Aristotle studied 158 constitutions, and based on this; he gave the primary forms of the constitution. To him, though the monarchy or rule of philosopher-king is best yet not the best practicable. Polity or rule of the middle class is the best workable form of government. It represents the golden mean of oligarchy and democracy. Democracy is extreme because it is the rule of too many, which means the State of ignorant and weak.
To him, the property is of two types; animate and inanimate. It is a product of one’s labour and therefore, legitimate. In the concept of common ownership and common use, everyone’s property is no one’s responsibility. Therefore it is not supported by Aristotle. In the case of common ownership and individual use, it is illogical, unpractical, and if it is practised, it will be very exploitative. But the notion of individual property and common use is supported by Aristotle because it is more productive, also the source of motivation to work hard. It also will be the source of charity and generosity. To him, men of reason mean men of property, so it is suitable for stability.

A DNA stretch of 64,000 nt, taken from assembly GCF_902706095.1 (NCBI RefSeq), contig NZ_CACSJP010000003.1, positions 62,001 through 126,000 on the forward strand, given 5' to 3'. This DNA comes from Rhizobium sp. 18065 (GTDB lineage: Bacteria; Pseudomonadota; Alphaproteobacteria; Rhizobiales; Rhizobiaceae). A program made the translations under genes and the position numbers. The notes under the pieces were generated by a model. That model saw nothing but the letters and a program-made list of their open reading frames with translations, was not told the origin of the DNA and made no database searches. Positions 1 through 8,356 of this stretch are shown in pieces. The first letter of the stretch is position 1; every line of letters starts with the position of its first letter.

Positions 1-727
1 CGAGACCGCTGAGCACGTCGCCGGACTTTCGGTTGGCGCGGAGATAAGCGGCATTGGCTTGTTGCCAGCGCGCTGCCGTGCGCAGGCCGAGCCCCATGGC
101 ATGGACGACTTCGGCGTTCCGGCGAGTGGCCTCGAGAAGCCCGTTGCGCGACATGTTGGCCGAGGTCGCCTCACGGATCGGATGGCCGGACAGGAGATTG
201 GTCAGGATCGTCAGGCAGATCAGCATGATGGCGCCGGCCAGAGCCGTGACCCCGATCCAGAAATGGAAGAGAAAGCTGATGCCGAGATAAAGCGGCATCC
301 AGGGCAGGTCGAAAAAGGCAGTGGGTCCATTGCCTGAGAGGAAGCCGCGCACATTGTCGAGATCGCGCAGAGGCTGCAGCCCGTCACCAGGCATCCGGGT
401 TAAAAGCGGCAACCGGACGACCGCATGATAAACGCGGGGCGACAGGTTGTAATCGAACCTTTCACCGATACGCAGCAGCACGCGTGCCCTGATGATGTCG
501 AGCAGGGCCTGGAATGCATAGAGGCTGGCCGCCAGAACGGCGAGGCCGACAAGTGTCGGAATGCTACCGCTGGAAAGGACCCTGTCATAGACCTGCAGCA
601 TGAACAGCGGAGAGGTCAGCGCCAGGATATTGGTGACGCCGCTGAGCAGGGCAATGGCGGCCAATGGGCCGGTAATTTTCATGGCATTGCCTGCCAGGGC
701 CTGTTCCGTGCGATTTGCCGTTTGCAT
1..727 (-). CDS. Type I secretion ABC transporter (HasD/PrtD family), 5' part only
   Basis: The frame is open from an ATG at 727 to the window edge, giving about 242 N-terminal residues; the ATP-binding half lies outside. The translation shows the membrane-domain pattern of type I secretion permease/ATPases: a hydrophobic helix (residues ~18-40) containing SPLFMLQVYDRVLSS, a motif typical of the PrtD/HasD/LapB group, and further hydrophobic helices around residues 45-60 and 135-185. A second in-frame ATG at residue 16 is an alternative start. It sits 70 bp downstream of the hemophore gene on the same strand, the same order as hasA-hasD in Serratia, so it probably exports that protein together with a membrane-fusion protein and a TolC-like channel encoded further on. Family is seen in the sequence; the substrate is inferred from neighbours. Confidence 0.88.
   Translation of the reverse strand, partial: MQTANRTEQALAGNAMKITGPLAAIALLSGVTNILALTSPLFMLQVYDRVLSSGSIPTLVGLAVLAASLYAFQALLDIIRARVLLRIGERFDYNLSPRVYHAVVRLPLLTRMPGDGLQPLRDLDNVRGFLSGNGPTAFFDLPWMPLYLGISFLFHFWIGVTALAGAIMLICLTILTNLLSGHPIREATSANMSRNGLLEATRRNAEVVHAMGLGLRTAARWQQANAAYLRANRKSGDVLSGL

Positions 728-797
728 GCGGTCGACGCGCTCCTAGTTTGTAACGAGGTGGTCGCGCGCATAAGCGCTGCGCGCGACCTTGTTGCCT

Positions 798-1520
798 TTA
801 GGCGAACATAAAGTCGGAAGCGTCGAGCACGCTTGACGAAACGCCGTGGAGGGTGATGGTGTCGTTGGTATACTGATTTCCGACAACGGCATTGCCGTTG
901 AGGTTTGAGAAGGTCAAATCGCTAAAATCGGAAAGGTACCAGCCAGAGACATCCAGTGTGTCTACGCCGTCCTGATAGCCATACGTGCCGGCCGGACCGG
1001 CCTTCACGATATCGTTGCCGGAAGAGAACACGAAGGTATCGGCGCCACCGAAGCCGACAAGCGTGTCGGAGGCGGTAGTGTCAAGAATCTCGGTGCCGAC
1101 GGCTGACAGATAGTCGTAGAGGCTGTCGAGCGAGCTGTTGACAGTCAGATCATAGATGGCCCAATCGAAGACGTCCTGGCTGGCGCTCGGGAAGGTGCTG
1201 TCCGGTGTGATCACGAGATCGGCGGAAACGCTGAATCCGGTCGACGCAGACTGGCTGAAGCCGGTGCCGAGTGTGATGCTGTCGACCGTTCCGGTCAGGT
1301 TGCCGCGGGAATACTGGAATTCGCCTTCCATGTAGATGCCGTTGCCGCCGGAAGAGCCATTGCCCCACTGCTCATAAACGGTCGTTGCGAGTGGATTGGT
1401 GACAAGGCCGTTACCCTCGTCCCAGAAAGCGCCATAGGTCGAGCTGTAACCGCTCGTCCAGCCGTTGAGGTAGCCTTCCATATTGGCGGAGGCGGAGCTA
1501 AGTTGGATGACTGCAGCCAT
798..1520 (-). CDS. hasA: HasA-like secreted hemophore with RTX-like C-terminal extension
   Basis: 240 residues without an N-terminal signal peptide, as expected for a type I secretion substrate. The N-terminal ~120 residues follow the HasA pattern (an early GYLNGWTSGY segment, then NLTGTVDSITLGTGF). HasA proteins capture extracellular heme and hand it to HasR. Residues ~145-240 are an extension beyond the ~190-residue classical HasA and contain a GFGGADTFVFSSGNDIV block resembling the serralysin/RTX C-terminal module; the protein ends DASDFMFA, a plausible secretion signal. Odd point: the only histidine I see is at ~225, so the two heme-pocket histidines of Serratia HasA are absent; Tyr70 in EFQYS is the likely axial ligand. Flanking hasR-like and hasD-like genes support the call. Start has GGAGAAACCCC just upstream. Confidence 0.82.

So we can conclusively argue that Aristotle first gave the theories on an empirical basis. His classification, comparative analysis and empirical method bought him the fame of ‘The Father of Political Science’.